When Mike Clark's name comes up in conversation, most people recall his brilliant playing and funk fusion grooves on Herbie Hancock
(Columbia/Legacy, 1974). While "Actual Proof" and a slew of other terrific tracks have cemented Clark's reputation as a drummer with chops to spare, this particular period of his musical life has often pigeonholed him. Blueprints of Jazz, Vol. 1
will alter this perception as he demonstrates why, throughout his storied career, he has been a first call drummer for A-list artists like Hancock, Chet Baker
, Bobby Hutcherson
and Tony Bennett
The album kicks off with the up-tempo swinger, "In The House." Patrice Rushen
's passionate piano starts a string of strong solos, with saxophonists Jed Levy
and Donald Harrison
blowing hard. The song culminates with Clark's chops-heavy display of taste and technique. "Like That" falls somewhere in the middle of jazz, funk and fusion, an area that Clark knows all too well, with Christian Scott
joining the fray with some bold trumpet work. The slow, woozy swing of "10th Ave. 1957" evokes images of raunchy dives and smoke-filled haunts. Harrison and Scott brilliantly bring these elements into greater focus during this seductive performance. The high-energy, Middle Eastern-tinged "Past Lives" fuses Latin grooves with funk, an opportunity for the saxophones, Clark and bassist Christian McBride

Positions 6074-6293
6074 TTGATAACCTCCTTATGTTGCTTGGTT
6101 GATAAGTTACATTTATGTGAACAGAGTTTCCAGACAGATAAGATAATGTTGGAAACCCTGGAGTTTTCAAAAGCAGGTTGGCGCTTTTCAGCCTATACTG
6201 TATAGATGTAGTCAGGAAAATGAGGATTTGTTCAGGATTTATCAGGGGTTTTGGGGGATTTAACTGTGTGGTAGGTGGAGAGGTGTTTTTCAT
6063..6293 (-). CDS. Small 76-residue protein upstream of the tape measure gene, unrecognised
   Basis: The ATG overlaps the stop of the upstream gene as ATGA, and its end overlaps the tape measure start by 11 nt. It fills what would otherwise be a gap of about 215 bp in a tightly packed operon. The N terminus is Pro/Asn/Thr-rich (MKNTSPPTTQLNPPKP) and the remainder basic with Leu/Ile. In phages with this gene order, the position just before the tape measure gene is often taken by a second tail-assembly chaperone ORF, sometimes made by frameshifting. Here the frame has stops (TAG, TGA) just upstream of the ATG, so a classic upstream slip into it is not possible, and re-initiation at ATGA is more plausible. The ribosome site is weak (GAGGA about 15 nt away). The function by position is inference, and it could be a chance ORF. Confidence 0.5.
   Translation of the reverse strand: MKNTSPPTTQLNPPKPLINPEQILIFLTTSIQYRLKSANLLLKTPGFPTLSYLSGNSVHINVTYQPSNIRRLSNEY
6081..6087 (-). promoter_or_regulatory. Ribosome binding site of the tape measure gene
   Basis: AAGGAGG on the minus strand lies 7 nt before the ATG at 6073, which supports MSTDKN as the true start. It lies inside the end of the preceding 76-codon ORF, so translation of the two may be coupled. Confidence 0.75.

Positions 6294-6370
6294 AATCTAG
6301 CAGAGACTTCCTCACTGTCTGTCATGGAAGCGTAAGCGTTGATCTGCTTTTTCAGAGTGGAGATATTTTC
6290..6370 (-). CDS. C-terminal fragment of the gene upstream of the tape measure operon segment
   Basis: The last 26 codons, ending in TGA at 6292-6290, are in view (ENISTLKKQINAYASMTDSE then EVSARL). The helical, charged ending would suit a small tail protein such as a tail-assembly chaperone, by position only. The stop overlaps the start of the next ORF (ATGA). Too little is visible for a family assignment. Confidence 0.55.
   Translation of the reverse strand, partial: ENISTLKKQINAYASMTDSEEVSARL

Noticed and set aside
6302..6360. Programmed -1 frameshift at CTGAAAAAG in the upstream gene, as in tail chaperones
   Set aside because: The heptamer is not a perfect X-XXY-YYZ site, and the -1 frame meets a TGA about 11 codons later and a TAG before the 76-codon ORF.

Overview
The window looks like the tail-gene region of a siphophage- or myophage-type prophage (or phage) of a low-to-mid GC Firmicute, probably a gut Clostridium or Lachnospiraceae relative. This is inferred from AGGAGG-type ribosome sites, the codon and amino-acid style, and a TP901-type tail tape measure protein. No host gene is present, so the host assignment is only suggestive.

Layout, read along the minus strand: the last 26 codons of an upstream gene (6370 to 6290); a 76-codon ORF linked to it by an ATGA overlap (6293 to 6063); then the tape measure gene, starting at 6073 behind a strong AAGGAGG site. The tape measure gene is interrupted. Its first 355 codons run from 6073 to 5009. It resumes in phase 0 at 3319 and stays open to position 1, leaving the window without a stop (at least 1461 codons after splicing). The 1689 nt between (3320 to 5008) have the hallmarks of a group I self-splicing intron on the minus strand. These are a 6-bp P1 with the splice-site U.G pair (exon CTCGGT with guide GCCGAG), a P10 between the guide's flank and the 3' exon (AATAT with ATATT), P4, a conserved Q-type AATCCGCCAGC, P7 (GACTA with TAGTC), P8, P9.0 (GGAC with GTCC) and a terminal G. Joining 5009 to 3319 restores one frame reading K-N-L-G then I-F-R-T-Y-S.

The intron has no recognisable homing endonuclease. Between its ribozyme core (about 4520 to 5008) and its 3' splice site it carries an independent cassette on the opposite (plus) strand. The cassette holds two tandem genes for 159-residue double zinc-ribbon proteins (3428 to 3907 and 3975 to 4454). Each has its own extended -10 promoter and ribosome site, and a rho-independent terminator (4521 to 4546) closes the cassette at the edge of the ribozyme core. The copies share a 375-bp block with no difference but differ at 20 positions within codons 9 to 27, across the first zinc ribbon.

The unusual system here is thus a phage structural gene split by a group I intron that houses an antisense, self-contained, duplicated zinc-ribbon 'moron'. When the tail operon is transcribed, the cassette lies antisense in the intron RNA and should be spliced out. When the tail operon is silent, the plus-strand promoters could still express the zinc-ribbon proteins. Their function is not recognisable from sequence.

to have some fun before the song fades out.
Clark lays down a solid shuffle groove on "Thanks Len," and this proves to be one of the album's most straight-ahead performances. Rushen's bluesy touch is a nice contrast to her previous solos, and Clark quietly moves over to the hi-hat for McBride's solo spot. Clark doesn't completely forsake his Headhunters
past on this album, and he puts together some tasty linear grooves on "Loft Funk." The melody line and stylistic traits seem to make this piece a close relative of Eddie Harris
' "Freedom Jazz Dance"; Clark and Levy have written a buoyant, happy tune that oozes soul. Scott's "Clark Kent" is a quartet number that gives Scott, Rushen and McBride ample solo space, while Clark holds down the fort.
Clark and McBride create a deep swing groove in five on "Conchita's Dance," a track that, despite the fire and energy of the soloists, is really about the bond and groove created by the rhythm section, and sustained throughout. "Morning Becomes Electra" is a hard driving, up-tempo burner which features some stunning solo work from Clark. The only thing that seems to be missing is a ballad, and Clark fills in this gap with Billy Eckstine
's "I Want To Talk About You." Harrison's heartfelt playing is a delight to hear and Clark stirs the souland the drums, with his sensitive brushwork, as the album comes to a close.
Personnel: Mike Clark: drums; Christian McBride: bass; Patrice Rushen: piano; Christian Scott: trumpet; Donald Harrison: alto saxophone; Jed Levy: tenor saxophone.